Urban Lending Solutions did contractor work for Bank of America on modifications. Earlier, we wrote a series regarding the testimony via affidavits of former ULS employees, who described a toxic policy towards homeowners.
This excerpt is from a Bloomberg article by Hugh Son, full piece here:
Instead of helping homeowners as promised under agreements with the U.S. Treasury Department, Bank of America stalled them with repeated requests for paperwork and incorrect income calculations, according to nine former Urban Lending employees. Some borrowers were sent into foreclosure or pricier loan modifications padded with fees resulting from the delays, according to the people, all but two of whom asked to remain anonymous because they signed confidentiality agreements.
HAMP was the centerpiece of President Barack Obama’s attempt to prevent foreclosures by lowering distressed borrowers’ mortgage payments. Under the program, homeowners are given trial modifications to prove they can make reduced payments before the changes become permanent.
The accounts of the former employees help explain why Obama’s plan fell far short of the 3 million averted foreclosures targeted in 2009. Relying on the same industry that sold shoddy mortgages during the housing bubble and improperly sped foreclosures afterward, HAMP resulted in still-active modifications for 905,663 homeowners as of the end of August, or 13 percent of the 6.9 million people who applied.
Bank of America stands out in a program that lawmakers and former Federal Deposit Insurance Corp. Chairman Sheila Bair have called a failure, leaving many homeowners worse off. The second-largest U.S. lender canceled more trial modifications than any mortgage firm and sent the highest percentage of rejected customers into foreclosure, Treasury data show.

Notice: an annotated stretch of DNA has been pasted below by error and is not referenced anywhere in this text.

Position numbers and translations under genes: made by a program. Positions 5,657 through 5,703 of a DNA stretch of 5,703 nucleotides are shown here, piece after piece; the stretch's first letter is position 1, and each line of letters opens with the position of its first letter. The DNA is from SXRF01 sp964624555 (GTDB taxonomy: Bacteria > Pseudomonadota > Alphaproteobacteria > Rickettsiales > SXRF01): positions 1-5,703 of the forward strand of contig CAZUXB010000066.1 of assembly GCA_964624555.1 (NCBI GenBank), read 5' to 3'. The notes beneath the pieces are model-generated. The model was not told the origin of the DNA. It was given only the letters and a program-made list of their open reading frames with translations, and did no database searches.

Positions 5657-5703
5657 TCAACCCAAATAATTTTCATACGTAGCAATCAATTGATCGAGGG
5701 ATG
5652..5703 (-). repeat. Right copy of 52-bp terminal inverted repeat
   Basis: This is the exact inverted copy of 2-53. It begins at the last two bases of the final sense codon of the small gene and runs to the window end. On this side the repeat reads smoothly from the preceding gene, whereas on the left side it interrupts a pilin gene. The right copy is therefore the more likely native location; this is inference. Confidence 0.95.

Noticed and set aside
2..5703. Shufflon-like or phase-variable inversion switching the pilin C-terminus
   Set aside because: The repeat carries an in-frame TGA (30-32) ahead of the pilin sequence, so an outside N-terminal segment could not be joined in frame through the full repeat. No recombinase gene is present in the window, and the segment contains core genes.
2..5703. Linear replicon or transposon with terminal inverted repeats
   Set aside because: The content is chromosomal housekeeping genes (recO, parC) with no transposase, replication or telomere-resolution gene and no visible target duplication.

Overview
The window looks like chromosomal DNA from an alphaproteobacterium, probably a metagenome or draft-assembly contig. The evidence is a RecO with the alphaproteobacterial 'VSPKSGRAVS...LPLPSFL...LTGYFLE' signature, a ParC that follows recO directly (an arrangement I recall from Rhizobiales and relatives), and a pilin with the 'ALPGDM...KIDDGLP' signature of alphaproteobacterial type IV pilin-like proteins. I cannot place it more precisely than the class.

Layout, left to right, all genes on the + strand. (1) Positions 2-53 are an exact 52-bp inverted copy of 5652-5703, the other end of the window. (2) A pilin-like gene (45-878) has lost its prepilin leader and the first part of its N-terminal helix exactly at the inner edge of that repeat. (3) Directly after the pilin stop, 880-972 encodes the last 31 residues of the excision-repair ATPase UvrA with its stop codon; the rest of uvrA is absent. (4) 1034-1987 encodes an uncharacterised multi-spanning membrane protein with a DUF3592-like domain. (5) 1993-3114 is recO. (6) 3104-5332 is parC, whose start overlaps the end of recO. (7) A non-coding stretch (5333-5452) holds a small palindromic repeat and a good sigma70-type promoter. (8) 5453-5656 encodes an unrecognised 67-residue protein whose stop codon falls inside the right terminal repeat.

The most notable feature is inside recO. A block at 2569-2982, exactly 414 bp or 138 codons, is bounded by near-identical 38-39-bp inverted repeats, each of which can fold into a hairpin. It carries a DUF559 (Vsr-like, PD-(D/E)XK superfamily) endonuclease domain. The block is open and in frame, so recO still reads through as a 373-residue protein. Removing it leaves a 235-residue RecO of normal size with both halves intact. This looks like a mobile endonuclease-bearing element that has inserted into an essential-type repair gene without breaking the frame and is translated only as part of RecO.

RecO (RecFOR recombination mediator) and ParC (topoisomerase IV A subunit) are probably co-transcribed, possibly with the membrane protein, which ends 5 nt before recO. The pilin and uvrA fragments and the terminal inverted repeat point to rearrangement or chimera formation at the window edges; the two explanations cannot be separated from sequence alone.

To help run its modification program, Bank of America relied on managers who had worked at Countrywide Financial Corp., the subprime lender it took over in 2008. Those executives created and enforced quotas for resolving complaints, according to the former employees. Among them wasRebecca Mairone, found liable by a federal jury in October for defrauding government-backed housing companies Fannie Mae and Freddie Mac while working at Countrywide.
Urban Lending staff, struggling to meet those quotas, resorted to falsifying records and improperly purging complaints, the people said. They sent letters containing inaccurate statements on Office of the CEO and President stationery to lawmakers and U.S. agency officials who sought assistance on behalf of borrowers, the former employees said.
Tens of thousands of HAMP modifications were improperly denied by Bank of America and Urban Lending since April 2009, according to a July complaint filed by homeowners against the two companies in federal court in Colorado.
“Everyone knew that we weren’t helping people,” said Erik Schnackenberg, a customer-service manager who left Urban Lending in 2011 and now runs a yoga studio in Longmont, Colorado. “They were giving us all the pressure and none of the power to change anything. It was this absurd, self-contained ecosystem of worthlessness.”
Schnackenberg and other former employees, who spent from four months to three years at Urban Lending as customer-service representatives and auditors, said they spoke when contacted by Bloomberg News because they’re distressed by what they saw.